James gives the advice, “Be quick to listen, slow to speak, and slow to anger.” Bestselling author Steven Covey wrote that one of the habits of highly successful people is “Seek first to understand and then to be understood.” The principle is clear: Listen before you speak. True listening is not just waiting for your turn to talk, but striving to understand the other person’s experiences, beliefs, and feelings. Being a good listener includes asking insightful questions, allowing for silence instead of always filling it, and responding with caring statements that demonstrate that you have actually heard what the person shared.
Listening is critical for two reasons. First, listening shows respect to the other person. It means that you care and builds an emotional bridge. Secondly, when you listen, you can speak with greater discernment. By listening you will learn how to speak effectively to the heart of the other person.
When we dialogue with people with whom we disagree, we commonly feel the pressure to change their minds. We want to convince them that our perspective is the right one. That’s not all bad! Certainly, we want to be persuasive and compelling as we share what we believe is true. But sometimes our eagerness to share truth (or even our opinions) can come across as aggressive.
Teachers like Paul and Peter were passionate about sharing Jesus, yet they encouraged fellow Christians to share truth winsomely. Paul told his spiritual son, Timothy, that “A servant of the Lord must not be quarrelsome, but must be kind to everyone, able to teach, and forbearing. He must gently reprove those who oppose him, in the hope that God may grant them repentance leading to a knowledge of the truth. Then they will come to their senses and escape the snare of the devil, who has taken them captive to his will.” Peter wrote, “In your hearts revere Christ as Lord. Always be prepared to give an answer to everyone who asks you to give the reason for the hope that you have. But do this with gentleness and respect.”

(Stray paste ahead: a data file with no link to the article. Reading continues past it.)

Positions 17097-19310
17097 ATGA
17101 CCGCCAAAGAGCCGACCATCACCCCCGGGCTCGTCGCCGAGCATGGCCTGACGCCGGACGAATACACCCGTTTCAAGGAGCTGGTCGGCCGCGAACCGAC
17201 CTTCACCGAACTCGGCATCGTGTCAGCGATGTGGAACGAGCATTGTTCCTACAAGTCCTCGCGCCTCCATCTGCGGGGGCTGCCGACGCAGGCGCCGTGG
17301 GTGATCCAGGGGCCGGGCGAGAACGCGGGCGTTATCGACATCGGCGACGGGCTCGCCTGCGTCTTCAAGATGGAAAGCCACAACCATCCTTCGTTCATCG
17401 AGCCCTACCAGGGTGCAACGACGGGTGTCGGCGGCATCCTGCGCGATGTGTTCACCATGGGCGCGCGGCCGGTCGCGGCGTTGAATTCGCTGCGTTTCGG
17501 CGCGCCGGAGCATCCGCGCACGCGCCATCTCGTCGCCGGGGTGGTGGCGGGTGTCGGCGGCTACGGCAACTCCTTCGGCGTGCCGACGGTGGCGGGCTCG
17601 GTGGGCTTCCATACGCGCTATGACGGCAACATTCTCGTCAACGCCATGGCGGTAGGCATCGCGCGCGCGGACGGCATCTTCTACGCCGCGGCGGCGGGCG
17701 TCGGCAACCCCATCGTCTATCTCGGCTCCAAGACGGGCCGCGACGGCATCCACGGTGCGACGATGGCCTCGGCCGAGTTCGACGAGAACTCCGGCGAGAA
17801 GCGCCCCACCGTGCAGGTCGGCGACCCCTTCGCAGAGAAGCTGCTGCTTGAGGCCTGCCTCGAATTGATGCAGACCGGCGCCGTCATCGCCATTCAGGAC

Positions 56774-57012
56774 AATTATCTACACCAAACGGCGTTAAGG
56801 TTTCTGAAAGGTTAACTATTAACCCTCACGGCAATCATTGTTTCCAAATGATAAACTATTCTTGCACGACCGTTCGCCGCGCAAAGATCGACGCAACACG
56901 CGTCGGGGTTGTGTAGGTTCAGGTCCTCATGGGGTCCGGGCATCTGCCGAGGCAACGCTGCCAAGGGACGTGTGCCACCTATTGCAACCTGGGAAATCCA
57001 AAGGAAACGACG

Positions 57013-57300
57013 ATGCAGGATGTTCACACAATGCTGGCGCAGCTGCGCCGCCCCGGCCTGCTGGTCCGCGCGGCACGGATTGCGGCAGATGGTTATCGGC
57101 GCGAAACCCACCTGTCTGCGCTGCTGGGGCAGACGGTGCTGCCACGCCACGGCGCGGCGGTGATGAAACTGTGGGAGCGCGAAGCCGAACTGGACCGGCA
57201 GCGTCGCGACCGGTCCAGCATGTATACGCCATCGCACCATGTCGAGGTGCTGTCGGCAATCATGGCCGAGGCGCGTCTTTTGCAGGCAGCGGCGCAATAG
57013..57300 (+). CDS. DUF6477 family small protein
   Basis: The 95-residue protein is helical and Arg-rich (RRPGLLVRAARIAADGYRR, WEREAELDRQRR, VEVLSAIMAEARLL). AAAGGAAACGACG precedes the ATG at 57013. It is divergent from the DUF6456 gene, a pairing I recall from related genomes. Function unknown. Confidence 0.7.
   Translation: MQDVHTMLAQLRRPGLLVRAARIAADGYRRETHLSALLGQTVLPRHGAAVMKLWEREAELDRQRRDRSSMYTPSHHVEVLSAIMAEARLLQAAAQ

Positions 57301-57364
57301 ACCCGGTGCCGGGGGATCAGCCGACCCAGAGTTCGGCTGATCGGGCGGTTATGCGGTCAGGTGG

As one who teaches on sexual issues, I’ve learned that biblical truth is offensive. The gospel itself offends our autonomy and the belief that we are “good people.” While the truth we share is offensive, we should be careful not to add to that offense with an abrasive or aggressive approach.
Remember that it isn’t your job to change someone’s heart or mind. Your job is to be faithful to share what God has done in your life.
Part of what enables us to be good listeners and patient in sharing truth is a long-term perspective. We usually have the greatest impact on people when we invest in them over time. Interacting with someone once a week for years means that you have time to listen, to learn, to affirm, and to share truth when the time is right. A word of truth might be rejected in one season, but even requested in another.
Yes, there are certainly those urgent moments where the Lord prompts you to share right now, but most often, relational investment builds a platform for change. As Solomon wrote, “How good is a timely word!” and “A word fitly spoken is like apples of gold in settings of silver.”
As you invest in people, pray that God will give you wisdom to discern when that timely word should be spoken and when it is time to listen and learn.
To learn more, check out these Java with Juli episodes: Java with Juli #216: Do You Have an Agenda? and Java with Juli #192: Engaging in Restorative Relationships and Java with Juli #182: Your Generation & Your View of Sexuality